1. Do You Need a New, High-Tech Saddle?1 of 8
A better question to ask is, "What saddle is best for me?" While upgrading bicycle parts like new race wheels or drivetrain components may increase your speed, these upgrades won't matter if you cannot stay on your bike and pedal pain-free.
Some athletes may need to try half a dozen or more saddles before they find one that works for them, while others may find that a minor adjustment to their current saddle's position brings enough comfort for a century ride. Keep in mind that saddle selection is often an iterative process, and minor changes to factors like your bike shorts, cycling shoes, handle bars or stem will affect saddle comfort. So, try to limit external variables when trying various bike seats.
2. Get a Bike Fit2 of 8
Comfort on the bike is greatly influenced by proper saddle adjustment: height, angle and setback. Before you purchase a new saddle, get a fitting on your bike or ask a bike shop professional if your saddle is properly adjusted. A proper fit may reveal why your current saddle is uncomfortable, creating a starting point for shopping for an upgrade.
If you don't have ready access to a shop for help, try this method for determining correct saddle height.
3. Do I Need a Special Saddle?3 of 8
If you do most of your riding on a standard road bike, you'll want to try a saddle that's slightly wider in the rear. This will support you by your ischial tuberosities (sit bones) and minimize pressure on soft tissue.
If you spend most of your time riding in an aero position, consider a saddle designed for triathlons and time trials. Triathlon saddles may be shorter and narrower than standard road saddles, as they're designed to support riders on their front third. When testing either type of saddle, pay attention to comfort while riding on the nose.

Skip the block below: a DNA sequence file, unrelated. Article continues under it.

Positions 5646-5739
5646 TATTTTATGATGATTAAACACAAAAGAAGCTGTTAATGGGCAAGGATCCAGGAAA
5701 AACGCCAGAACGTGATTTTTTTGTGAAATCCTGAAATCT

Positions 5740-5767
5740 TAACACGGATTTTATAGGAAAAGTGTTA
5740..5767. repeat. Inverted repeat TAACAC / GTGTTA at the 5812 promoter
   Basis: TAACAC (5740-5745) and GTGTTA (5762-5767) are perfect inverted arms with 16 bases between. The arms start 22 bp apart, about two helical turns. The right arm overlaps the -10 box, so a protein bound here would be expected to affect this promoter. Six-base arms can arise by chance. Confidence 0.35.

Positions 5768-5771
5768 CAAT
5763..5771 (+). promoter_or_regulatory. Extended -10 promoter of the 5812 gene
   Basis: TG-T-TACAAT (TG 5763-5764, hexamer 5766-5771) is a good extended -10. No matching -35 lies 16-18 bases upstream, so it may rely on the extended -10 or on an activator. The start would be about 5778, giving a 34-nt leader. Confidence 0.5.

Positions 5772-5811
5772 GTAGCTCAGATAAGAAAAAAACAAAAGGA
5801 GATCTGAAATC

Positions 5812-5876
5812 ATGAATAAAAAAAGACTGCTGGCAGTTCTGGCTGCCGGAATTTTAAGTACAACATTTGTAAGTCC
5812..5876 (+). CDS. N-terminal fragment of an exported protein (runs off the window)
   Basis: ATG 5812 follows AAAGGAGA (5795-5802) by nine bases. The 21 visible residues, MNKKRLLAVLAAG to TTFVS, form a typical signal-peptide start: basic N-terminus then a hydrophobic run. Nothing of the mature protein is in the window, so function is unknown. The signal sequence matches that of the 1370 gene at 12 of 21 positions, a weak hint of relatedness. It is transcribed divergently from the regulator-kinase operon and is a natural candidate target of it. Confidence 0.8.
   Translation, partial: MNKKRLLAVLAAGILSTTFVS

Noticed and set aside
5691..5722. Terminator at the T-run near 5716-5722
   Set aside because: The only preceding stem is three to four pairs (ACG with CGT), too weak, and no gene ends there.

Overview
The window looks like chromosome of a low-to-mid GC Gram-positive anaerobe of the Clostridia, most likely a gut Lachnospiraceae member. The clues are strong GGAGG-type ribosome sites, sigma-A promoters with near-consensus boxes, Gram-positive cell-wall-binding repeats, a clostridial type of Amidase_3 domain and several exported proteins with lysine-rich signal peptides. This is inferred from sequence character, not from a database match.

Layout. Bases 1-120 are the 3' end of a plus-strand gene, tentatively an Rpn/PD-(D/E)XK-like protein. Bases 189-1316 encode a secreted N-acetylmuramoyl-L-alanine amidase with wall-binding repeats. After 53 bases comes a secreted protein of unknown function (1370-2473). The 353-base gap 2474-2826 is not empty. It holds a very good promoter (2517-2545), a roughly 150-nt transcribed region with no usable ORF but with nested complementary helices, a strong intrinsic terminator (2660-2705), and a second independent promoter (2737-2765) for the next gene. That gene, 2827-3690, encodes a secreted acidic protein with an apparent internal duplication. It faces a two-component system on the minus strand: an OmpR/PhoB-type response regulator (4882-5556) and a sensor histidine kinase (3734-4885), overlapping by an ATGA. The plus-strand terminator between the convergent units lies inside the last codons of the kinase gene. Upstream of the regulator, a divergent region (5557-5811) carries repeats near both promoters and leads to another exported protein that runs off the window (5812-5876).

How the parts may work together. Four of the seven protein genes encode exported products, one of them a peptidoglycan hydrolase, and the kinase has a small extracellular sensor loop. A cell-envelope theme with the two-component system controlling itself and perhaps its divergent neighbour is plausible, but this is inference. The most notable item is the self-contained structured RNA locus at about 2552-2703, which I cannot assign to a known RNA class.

Only after you've found a saddle shape that's comfortable should you consider more expensive features like carbon rails or exotic topper materials.
4. Women's Specific Saddles4 of 8
Many women's-specific saddles have wider and flatter tops with a cutout, as well as different amounts of padding, compared to men's saddles. Don't feel as though you must go with a women's-specific option, though. Many time trial and triathlon saddles are not available in women's-specific versions, but can be comfortably used by women and men alike if they are properly adjusted to an individual's riding needs.
5. Men: You Should Not Be Uncomfortable While Cycling5 of 8
An informal poll of seasoned, male cyclists indicated that many had experienced some saddle-related numbness at some point in their cycling career. The men surveyed had received a professional bike fitting and had tried at least two different bike seats before settling on one that was comfortable.
Common solutions to saddle discomfort include adjusting saddle angle, switching to an option with firmer cushioning, using a saddle with a recessed center channel, using a saddle with a cutout in the top or switching to a short-nose design.
6. Try Before You Buy6 of 8
Many bike shops offer saddle demo programs, which is a great way to try various saddles without making a long-term commitment. If you don't have access to a local shop with a saddle demo program, an online saddle demo program might be your next best option. And, if neither of these options is feasible, you can create your own demo program. Buy several different saddles from a reliable online vendor with a favorable return policy and try them. Keep the one that works best for you.
Pro Tip: If you're running your own saddle testing program, you'll need to measure and set your saddle height and setback each time you adjust your saddle, as well as when you swap saddles. Make notes on the adjustments and why each one was more or less comfortable than another.
7. Making the Selection7 of 8
Photo/Sander van Ginkel, CreativeCommons
Once you've settled on a saddle that works for you, ride your bike as much as you can. Some saddles may have a break-in period, and will become more comfortable after some use. Riding a new saddle will also allow you an adjustment period to help pinpoint any additional refinements.
After a short time, you should be all smiles on your new saddle!
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